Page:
Wake up  Mar 23, 2007
This book is a wake up call for all Christians to no longer rely on what they have heard from the pulpit about the Jewish culture and faith during the lifetime of Jesus. The Misunderstood Jew should be required reading in every seminary. Finally a scholar breaks down the complex issues that strain Jewish/Christian relationships and provides suggestions for moving forward with intelligent dignity for both backgrounds of faith. Probably the most important religious book of this decade.
Describing Jesus within his culture  Feb 25, 2007
Countless times I've listened to Christian sermons where the speaker parses one or two of the Greek words and attempts to bring perspective to the text by describing the Jewish cultural context and paradigm of the time. In nearly all cases where this practice is on display, the "illumination" is merely self-serving to reaffirm the wishful thinking of the speaker and the dogma he defends. It's nearly always obvious the speaker really has no understanding or context of his own; the description of Jewish culture is merely used to reaffirm his beliefs rather than seek knowledge and insight.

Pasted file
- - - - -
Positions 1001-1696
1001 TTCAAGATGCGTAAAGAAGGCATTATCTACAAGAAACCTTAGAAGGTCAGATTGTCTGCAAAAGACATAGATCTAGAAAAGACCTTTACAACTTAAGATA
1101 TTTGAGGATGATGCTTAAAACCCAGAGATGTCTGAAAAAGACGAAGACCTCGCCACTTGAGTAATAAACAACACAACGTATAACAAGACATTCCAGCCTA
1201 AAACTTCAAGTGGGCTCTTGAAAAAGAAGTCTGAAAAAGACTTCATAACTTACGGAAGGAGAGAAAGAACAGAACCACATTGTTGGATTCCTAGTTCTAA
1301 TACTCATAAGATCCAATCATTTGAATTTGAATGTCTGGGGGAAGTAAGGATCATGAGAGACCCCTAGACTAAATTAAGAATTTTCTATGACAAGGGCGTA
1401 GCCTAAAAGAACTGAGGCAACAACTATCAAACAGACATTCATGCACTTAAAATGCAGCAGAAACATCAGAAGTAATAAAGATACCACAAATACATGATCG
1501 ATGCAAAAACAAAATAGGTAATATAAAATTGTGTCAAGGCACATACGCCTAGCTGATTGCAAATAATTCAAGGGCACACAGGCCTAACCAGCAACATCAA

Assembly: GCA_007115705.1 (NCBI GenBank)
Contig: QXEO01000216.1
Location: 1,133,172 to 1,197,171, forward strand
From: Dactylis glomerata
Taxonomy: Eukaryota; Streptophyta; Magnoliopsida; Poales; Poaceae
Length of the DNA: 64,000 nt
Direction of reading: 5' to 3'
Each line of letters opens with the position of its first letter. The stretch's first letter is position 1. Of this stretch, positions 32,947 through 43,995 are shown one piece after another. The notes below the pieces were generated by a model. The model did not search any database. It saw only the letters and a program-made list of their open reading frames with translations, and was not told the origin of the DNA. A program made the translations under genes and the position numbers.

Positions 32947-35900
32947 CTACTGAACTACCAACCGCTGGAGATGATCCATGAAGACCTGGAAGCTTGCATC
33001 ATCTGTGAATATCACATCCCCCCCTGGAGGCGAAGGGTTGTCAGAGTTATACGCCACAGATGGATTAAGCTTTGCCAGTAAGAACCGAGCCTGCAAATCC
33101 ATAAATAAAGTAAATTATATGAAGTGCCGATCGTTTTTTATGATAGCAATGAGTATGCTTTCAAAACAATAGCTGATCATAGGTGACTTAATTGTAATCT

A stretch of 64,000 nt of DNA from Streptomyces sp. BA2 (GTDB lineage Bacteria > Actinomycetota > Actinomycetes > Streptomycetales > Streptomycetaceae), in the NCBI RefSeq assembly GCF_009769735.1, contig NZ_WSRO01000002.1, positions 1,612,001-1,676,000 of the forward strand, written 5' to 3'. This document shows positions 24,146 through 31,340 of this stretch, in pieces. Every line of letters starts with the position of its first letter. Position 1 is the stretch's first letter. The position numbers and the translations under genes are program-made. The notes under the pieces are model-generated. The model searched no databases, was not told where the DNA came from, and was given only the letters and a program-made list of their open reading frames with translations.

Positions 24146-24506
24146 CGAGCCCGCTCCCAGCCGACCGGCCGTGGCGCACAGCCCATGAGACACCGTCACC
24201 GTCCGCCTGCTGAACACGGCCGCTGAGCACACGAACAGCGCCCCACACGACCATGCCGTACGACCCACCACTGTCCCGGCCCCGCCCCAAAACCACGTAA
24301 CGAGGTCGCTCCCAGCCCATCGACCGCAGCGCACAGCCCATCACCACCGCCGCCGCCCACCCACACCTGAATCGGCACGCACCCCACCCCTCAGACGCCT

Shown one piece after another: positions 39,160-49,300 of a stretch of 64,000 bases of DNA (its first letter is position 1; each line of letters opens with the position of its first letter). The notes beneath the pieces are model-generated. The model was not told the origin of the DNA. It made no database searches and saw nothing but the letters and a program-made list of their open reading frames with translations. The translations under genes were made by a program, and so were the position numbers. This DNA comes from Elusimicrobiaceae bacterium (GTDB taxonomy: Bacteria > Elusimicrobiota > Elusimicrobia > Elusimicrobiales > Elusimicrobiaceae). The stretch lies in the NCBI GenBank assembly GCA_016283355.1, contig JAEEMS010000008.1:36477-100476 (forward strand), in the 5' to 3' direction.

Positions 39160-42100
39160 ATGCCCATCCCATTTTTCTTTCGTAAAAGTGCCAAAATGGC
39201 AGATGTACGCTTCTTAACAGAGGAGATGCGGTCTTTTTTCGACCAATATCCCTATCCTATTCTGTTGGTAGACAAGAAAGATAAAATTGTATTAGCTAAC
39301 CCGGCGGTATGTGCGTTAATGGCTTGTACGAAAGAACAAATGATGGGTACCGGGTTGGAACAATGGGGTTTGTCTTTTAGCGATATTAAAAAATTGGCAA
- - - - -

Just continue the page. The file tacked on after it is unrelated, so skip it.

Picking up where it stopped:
Ms. Levine, a Professor of New Testament Studies at Vanderbilt University is not just a scholar of early Christianity. She is a Jew who is also a Jewish scholar and expert on Jewish history. Ms. Levine's work is astonishing and eye opening due to her ability to put the NT and Jesus within the context of Jewish culture and how Jewish law was practiced by devout Jews of that time.